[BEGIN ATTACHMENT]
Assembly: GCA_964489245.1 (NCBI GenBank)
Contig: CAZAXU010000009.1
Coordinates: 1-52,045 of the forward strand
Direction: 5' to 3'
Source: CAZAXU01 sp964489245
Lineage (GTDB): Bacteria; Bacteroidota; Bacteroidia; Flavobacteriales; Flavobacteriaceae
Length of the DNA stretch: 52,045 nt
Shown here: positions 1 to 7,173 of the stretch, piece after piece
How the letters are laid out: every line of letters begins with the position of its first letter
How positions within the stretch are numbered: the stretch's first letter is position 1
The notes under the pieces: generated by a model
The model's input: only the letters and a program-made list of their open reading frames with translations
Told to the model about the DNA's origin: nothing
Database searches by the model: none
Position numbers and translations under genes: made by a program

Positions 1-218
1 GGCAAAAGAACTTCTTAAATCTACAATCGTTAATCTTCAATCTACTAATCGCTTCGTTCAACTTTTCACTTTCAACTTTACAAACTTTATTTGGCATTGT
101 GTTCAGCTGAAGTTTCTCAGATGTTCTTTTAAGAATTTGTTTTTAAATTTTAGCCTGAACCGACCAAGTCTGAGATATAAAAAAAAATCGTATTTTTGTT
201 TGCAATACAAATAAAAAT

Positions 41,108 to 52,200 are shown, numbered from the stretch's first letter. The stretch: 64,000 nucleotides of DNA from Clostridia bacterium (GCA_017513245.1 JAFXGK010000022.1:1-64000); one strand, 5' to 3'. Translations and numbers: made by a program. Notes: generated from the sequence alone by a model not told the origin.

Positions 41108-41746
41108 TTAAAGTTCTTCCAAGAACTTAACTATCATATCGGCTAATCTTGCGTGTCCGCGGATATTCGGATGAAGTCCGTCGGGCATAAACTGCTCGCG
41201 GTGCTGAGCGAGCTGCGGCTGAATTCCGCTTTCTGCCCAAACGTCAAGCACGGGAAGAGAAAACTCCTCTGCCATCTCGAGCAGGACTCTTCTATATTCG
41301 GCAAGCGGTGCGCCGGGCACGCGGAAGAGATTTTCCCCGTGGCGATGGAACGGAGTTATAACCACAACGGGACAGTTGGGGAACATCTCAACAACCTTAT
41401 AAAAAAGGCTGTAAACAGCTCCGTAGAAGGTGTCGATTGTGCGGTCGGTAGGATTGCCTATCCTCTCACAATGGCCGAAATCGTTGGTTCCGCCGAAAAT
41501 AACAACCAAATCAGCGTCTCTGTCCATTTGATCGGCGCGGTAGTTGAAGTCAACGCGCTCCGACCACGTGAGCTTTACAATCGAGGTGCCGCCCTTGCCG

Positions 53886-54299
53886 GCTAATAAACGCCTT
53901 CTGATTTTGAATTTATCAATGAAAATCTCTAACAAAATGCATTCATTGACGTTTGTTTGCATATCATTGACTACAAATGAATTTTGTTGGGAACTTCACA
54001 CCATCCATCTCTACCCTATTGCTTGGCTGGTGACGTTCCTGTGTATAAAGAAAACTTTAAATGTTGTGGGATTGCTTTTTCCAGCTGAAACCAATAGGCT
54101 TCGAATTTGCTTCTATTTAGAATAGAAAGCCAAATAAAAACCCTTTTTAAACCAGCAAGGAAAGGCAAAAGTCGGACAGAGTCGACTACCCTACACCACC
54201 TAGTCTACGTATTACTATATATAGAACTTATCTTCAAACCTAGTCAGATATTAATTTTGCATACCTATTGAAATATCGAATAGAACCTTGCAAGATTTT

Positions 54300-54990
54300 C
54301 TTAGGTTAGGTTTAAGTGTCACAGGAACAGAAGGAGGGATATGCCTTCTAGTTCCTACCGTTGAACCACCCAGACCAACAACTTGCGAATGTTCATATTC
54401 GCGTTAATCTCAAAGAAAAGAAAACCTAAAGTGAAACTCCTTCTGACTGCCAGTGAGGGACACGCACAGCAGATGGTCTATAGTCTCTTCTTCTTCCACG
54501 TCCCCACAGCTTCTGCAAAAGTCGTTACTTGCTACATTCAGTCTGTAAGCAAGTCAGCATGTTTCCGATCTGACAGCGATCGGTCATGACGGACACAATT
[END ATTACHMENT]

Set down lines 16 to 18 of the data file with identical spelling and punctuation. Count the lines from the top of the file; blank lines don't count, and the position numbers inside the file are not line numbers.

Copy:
Positions 1-218
1 GGCAAAAGAACTTCTTAAATCTACAATCGTTAATCTTCAATCTACTAATCGCTTCGTTCAACTTTTCACTTTCAACTTTACAAACTTTATTTGGCATTGT
101 GTTCAGCTGAAGTTTCTCAGATGTTCTTTTAAGAATTTGTTTTTAAATTTTAGCCTGAACCGACCAAGTCTGAGATATAAAAAAAAATCGTATTTTTGTT